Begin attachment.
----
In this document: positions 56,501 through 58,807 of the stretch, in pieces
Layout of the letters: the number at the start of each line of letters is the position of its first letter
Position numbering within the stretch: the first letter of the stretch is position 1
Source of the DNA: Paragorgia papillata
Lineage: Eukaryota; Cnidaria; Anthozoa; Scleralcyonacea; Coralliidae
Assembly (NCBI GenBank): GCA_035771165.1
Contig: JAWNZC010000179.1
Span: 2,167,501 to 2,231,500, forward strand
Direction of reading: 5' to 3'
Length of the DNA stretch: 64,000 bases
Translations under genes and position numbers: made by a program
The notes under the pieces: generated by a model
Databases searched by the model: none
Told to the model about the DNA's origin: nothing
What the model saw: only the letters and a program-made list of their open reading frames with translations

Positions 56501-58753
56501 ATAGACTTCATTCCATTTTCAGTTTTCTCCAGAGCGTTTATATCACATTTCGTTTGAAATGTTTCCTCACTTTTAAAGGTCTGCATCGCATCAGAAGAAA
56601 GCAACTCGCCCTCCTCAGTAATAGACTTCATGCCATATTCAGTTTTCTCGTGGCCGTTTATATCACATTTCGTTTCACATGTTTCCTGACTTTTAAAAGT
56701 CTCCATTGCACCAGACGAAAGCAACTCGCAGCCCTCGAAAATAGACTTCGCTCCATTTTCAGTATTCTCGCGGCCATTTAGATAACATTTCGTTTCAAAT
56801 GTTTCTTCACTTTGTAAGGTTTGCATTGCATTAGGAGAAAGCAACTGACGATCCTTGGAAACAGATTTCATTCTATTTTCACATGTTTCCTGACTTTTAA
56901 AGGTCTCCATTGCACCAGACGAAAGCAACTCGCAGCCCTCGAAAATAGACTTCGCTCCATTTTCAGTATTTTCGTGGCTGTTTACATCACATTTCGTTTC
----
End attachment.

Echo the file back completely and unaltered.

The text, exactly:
In this document: positions 56,501 through 58,807 of the stretch, in pieces
Layout of the letters: the number at the start of each line of letters is the position of its first letter
Position numbering within the stretch: the first letter of the stretch is position 1
Source of the DNA: Paragorgia papillata
Lineage: Eukaryota; Cnidaria; Anthozoa; Scleralcyonacea; Coralliidae
Assembly (NCBI GenBank): GCA_035771165.1
Contig: JAWNZC010000179.1
Span: 2,167,501 to 2,231,500, forward strand
Direction of reading: 5' to 3'
Length of the DNA stretch: 64,000 bases
Translations under genes and position numbers: made by a program
The notes under the pieces: generated by a model
Databases searched by the model: none
Told to the model about the DNA's origin: nothing
What the model saw: only the letters and a program-made list of their open reading frames with translations

Positions 56501-58753
56501 ATAGACTTCATTCCATTTTCAGTTTTCTCCAGAGCGTTTATATCACATTTCGTTTGAAATGTTTCCTCACTTTTAAAGGTCTGCATCGCATCAGAAGAAA
56601 GCAACTCGCCCTCCTCAGTAATAGACTTCATGCCATATTCAGTTTTCTCGTGGCCGTTTATATCACATTTCGTTTCACATGTTTCCTGACTTTTAAAAGT
56701 CTCCATTGCACCAGACGAAAGCAACTCGCAGCCCTCGAAAATAGACTTCGCTCCATTTTCAGTATTCTCGCGGCCATTTAGATAACATTTCGTTTCAAAT
56801 GTTTCTTCACTTTGTAAGGTTTGCATTGCATTAGGAGAAAGCAACTGACGATCCTTGGAAACAGATTTCATTCTATTTTCACATGTTTCCTGACTTTTAA
56901 AGGTCTCCATTGCACCAGACGAAAGCAACTCGCAGCCCTCGAAAATAGACTTCGCTCCATTTTCAGTATTTTCGTGGCTGTTTACATCACATTTCGTTTC